Aquinas’ discussion of law in Questions 90 – 97 is fascinating and particularly relevant for the modern reader. He distinguishes God’s law, eternal law, from human law. In human law, he discusses natural law and positive law. He describes positive law as that which follows from man’s nature and is to a certain extent derived from God’s eternal law. For example, he would maintain that it would be a violation of natural law if a positive law allowed the unauthorized killing of another. It’s wrong to kill and a violation of God’s Commandment whether or not the law says “Thou shalt not kill.” The earliest reference to natural law in literature can be found iin Sophocles’ play Antigone, where Antigone says,  “For me it was not Zeus who made that order.  Nor did that justice who lives with the gods below mark out such laws to hold among mankind.  Nor did I think your orders were so strong that you, a mortal man, could over-run the gods’ unwritten and unfailing laws.  Not now, nor yesterday’s they always live, and no one knows their origin in time.  So not through fear of any man’s proud spirit would I be likely to neglect these laws.” 

Socrates and Plato pursued the idea of natural law. Plato supported the idea of natural law in the Republic. Aristotle built on that concept. He expands on the idea of natural law and natural justice in Book V of the Ethics. For Aristotle natural justice involves a sense of what is due or fair. Successors to Aristotle and Aquinas in this line of thought include John Locke, Blackstone and the Founding Fathers. Indeed, the Declaration of Independence reflects Aquinas’ view of natural law: “We hold these truths to be self-evident, that all men are created equal, that they are endowed by their Creator with certain unalienable Rights, that among these are Life, Liberty and the pursuit of Happiness.”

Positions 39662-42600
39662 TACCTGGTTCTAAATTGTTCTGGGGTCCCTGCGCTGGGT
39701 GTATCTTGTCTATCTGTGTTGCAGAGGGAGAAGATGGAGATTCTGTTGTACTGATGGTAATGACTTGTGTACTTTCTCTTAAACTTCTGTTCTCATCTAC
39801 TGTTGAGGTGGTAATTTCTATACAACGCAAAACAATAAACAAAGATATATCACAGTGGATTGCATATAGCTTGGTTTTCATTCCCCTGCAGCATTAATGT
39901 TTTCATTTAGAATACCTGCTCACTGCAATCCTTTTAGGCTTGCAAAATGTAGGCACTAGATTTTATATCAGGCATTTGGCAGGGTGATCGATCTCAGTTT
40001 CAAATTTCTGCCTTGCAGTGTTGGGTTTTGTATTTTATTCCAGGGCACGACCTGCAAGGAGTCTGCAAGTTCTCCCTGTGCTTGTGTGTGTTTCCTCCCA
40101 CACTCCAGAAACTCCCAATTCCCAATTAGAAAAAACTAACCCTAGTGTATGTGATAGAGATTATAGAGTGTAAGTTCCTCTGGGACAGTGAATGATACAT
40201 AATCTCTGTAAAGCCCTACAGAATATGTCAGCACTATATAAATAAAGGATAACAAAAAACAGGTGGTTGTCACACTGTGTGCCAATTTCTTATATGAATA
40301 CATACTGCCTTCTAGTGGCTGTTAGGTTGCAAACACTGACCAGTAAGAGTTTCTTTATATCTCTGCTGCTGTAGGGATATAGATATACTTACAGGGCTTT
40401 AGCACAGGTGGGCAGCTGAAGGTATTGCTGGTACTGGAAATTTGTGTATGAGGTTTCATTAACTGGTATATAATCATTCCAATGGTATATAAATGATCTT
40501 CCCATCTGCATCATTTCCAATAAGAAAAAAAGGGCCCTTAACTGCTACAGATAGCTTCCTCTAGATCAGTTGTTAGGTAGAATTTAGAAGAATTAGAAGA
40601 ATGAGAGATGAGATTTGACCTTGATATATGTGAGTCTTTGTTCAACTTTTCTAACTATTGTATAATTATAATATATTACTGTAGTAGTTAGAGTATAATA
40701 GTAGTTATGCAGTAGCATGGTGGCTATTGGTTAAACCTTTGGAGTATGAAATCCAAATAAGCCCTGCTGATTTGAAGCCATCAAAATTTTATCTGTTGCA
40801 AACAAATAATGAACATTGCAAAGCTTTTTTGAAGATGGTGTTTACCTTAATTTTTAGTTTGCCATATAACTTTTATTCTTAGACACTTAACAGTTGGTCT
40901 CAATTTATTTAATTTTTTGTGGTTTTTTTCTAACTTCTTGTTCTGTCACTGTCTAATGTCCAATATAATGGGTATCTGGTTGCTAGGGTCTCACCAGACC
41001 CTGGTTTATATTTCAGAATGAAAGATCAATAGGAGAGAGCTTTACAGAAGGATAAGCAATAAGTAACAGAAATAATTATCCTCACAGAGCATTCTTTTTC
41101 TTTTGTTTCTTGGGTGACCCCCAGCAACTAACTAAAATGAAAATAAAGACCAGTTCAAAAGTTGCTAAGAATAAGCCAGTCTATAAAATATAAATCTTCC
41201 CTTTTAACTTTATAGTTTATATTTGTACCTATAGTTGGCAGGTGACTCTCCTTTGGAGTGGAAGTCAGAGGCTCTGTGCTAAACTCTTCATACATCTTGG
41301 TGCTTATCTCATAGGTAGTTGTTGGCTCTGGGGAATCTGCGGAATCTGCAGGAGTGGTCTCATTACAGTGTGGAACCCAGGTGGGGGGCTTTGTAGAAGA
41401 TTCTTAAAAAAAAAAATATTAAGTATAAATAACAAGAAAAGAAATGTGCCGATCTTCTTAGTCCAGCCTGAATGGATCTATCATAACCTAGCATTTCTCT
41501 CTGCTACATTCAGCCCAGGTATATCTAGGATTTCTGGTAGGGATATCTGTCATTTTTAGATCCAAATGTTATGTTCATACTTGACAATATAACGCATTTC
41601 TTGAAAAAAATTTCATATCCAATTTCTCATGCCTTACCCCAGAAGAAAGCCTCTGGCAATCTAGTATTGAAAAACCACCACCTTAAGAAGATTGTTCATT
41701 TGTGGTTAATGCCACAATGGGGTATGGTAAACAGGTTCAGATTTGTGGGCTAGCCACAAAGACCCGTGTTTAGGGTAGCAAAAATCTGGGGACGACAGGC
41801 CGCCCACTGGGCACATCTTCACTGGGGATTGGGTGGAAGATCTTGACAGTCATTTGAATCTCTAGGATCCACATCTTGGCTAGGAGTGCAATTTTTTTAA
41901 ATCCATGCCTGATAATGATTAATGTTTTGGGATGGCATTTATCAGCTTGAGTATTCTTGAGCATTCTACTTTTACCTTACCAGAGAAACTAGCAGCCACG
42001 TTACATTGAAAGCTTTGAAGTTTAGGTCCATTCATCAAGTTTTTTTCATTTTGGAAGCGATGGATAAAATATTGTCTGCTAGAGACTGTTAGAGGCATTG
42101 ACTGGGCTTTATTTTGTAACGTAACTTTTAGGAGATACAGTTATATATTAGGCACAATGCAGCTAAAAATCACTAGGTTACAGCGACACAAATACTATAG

In modern times, Aquinas’ teaching on natural law continues to resonate. This can be demonstrated by reviewing a few sentences from Dr. Martin Luther King, Jr.’s, famous letter from the Birmingham Jail:

     “There are just laws and there are unjust laws.  I would be the first to advocate obeying just laws.  One has not only a legal but moral responsibility to obey just laws.       Conversely, one has a moral responsibility to disobey unjust laws.  I would agree with St. Augustine that ‘an unjust law is no law at all. ’Now, what is the difference       between the two?  How does one determine when a law is just or unjust?  A just law is a man-made code that squares with the moral law or the law of God.        An unjust law is a code that is out of harmony with the moral law.  To put it in the terms of Aquinas, an unjust law is a human law that is not rooted in eternal law and natural law.  Any law that uplifts human personality is just.  Any law that degrades human personality is unjust.  All segregation statutes are unjust because segregation distorts the soul and damages the personality.”

Peter Kreeft asserts that G.K. Chesterton’s book is the best biography of Thomas Aquinas. That may well be true. Certainly, Peter Kreeft’s Summa of the Summa should be regarded as one of the best commentaries on Thomas Aquinas’ Summa Theologica.

Daniel Gillespie is a Member of Our Lady of Mount Carmel Parish, Chicago, Illinois